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International merger control


This course is rather unique as it deals with a particular business phenomenon: mergers between firms. As many markets have become global, the operations of many companies have correspondingly become global too. However, this is coupled with the fact that an increasing number of countries have been introducing competition law and policy which include having a provision for dealing with merger operations between firms. This is a highly practical course, oriented more by practice and less by policy – a true reflection of this area of law.

Module A: Introduction to merger control


  • Concepts and ideas
  • Economic analysis and market definition
  • The regulation of merger operations
  • Multinational enterprises and their concerns.

Module B: Merger control regimes 1


  • European Union merger control
  • European Economic Area merger control
  • United States merger control.

Module C: Merger control regimes 2


  • United Kingdom merger control
  • Merger control in Germany.

Module D: Unilateral, bilateral and multilateral merger control strategies


  • Unilateral strategy: the doctrine of extraterritoriality
  • Bilateral strategy
  • Multilateral strategy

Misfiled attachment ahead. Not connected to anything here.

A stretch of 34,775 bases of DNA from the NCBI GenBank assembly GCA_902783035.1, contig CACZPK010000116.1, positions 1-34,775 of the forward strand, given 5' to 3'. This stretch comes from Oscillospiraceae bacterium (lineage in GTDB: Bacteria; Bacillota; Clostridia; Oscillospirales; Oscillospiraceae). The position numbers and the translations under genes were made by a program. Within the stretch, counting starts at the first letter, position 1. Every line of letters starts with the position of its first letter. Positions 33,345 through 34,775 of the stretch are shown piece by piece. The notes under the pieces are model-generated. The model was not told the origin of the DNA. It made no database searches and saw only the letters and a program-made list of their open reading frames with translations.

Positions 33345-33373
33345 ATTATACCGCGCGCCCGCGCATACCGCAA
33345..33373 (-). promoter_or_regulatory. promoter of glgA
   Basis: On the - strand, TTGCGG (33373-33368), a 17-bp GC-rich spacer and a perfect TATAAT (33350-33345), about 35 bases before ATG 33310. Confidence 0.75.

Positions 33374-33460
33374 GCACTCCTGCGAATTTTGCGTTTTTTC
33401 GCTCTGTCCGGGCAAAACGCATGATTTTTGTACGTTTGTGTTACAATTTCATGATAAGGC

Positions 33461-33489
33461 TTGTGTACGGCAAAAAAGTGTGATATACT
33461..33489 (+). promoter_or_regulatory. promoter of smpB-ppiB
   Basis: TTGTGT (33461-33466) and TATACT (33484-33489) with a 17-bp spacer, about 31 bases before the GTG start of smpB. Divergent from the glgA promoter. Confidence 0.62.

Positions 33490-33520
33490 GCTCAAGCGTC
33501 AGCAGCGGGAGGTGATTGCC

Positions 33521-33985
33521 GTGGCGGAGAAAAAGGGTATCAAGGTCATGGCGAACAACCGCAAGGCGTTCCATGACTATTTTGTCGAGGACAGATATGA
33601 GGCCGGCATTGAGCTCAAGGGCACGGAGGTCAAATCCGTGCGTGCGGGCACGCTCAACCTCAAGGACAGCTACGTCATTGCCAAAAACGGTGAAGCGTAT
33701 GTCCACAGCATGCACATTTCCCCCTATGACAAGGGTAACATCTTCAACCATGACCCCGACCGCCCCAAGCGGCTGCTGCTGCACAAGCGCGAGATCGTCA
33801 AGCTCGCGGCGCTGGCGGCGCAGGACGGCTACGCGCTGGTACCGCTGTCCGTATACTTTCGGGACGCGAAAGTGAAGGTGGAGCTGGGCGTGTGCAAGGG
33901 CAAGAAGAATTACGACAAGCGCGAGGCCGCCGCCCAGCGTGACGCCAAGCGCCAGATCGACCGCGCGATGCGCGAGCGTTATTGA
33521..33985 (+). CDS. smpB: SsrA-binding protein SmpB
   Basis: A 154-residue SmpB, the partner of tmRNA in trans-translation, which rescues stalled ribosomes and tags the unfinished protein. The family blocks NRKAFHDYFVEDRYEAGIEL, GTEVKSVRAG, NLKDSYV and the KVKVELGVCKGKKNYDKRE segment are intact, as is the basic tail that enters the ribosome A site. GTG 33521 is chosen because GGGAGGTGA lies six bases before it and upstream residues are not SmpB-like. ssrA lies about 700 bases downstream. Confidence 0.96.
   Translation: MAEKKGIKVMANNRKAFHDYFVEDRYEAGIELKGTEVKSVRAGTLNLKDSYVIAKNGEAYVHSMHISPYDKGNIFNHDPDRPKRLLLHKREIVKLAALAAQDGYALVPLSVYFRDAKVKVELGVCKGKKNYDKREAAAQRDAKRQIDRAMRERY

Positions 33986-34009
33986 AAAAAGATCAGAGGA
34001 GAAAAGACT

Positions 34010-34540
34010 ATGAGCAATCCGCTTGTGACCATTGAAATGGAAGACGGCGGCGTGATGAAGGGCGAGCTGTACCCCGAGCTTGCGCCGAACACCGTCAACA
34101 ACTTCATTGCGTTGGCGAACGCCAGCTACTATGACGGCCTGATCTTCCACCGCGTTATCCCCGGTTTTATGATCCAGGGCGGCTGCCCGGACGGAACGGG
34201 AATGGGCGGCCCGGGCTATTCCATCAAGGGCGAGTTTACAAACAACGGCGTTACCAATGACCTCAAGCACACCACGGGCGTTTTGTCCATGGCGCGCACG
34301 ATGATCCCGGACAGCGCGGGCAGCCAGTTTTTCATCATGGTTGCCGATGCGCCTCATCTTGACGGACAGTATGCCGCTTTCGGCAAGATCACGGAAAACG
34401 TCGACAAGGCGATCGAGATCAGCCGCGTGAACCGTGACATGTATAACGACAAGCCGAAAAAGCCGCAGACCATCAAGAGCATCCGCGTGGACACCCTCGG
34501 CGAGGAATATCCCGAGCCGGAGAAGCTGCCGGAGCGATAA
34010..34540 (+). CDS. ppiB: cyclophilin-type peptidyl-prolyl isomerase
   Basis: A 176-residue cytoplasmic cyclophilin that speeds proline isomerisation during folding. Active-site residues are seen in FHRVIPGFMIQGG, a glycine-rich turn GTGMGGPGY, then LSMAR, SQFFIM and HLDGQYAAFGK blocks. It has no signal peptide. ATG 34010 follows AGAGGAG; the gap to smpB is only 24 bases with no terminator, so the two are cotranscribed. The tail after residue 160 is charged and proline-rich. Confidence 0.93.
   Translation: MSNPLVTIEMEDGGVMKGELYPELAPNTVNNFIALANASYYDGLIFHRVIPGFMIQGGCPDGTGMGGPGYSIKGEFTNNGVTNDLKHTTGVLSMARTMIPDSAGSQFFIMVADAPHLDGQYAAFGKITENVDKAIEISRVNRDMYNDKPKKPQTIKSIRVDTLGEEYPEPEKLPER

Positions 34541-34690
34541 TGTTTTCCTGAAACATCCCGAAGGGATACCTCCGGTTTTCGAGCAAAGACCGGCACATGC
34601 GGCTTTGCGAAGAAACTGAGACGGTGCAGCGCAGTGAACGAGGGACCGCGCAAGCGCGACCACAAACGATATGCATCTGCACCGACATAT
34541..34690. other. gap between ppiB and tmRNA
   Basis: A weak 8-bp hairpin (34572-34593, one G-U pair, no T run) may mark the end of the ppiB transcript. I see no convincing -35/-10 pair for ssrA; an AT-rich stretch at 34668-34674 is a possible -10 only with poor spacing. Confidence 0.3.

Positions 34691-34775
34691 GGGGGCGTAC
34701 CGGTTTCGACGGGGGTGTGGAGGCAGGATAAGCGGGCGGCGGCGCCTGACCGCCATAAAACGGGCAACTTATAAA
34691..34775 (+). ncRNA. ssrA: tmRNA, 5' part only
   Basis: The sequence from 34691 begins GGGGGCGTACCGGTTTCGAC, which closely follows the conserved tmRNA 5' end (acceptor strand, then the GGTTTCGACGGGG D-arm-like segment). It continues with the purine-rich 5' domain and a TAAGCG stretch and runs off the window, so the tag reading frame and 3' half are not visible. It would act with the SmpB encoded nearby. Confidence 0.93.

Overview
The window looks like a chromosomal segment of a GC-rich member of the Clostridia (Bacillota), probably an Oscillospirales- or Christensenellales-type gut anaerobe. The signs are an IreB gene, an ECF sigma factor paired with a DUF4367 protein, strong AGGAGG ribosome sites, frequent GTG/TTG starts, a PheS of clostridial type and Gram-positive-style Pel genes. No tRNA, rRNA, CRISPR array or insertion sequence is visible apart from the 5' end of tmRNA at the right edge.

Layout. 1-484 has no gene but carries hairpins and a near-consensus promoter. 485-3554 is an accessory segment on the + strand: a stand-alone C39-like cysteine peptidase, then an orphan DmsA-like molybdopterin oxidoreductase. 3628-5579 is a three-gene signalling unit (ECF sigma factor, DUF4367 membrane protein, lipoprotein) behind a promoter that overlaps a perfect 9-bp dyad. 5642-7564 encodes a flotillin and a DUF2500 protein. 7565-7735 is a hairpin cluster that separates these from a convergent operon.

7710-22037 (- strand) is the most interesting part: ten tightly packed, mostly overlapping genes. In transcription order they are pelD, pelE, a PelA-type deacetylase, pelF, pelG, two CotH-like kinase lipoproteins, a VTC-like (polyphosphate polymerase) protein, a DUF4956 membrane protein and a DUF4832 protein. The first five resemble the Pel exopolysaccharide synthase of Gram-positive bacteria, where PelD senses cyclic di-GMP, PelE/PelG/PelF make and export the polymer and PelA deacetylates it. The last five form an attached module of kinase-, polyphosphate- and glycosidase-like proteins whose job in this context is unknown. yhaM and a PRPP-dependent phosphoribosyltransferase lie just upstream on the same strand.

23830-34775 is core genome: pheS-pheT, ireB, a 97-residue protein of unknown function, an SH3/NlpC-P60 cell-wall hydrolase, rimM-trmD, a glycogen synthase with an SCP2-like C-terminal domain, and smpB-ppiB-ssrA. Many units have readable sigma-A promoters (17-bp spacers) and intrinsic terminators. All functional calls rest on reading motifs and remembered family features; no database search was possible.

• International organisations and bodies.


Each module will be assessed by a 45-minute unseen written examination.


It is strongly recommended you complete Module A first.

How to apply

You can apply to study a module individually as a standalone unit or as part of a Postgraduate Certificate, Postgraduate Diploma or Master of Laws qualification. (In either scenario, they must be studied in order.)

These modules also contribute towards the following specialist pathways for Laws:

  • Commercial and Corporate Law
  • Competition Law
  • Corporate and Securities Law
  • Economic Regulation
  • International Business Law
  • Public Law

Apply via Postgraduate Laws

Academic Co-ordinator

professor Eyad Maher Dabbah

Professor Eyad Maher Dabbah

Eyad Maher Dabbah holds a chair in competition law and policy. He joined Queen Mary University of London in October 2001. Prior to that he was a lecturer in law at King's College, University of London where he taught EU competition law on the LLM programme and EU law, property law, trusts law and business tenancies on the LLB programme.

Eyad Maher specialises in the field of antitrust and competition. He has published widely in this field and is the author of several books dealing with national, regional and global competition law and policy. He acts as special counsel and consultant to several governments, international organisations and business firms.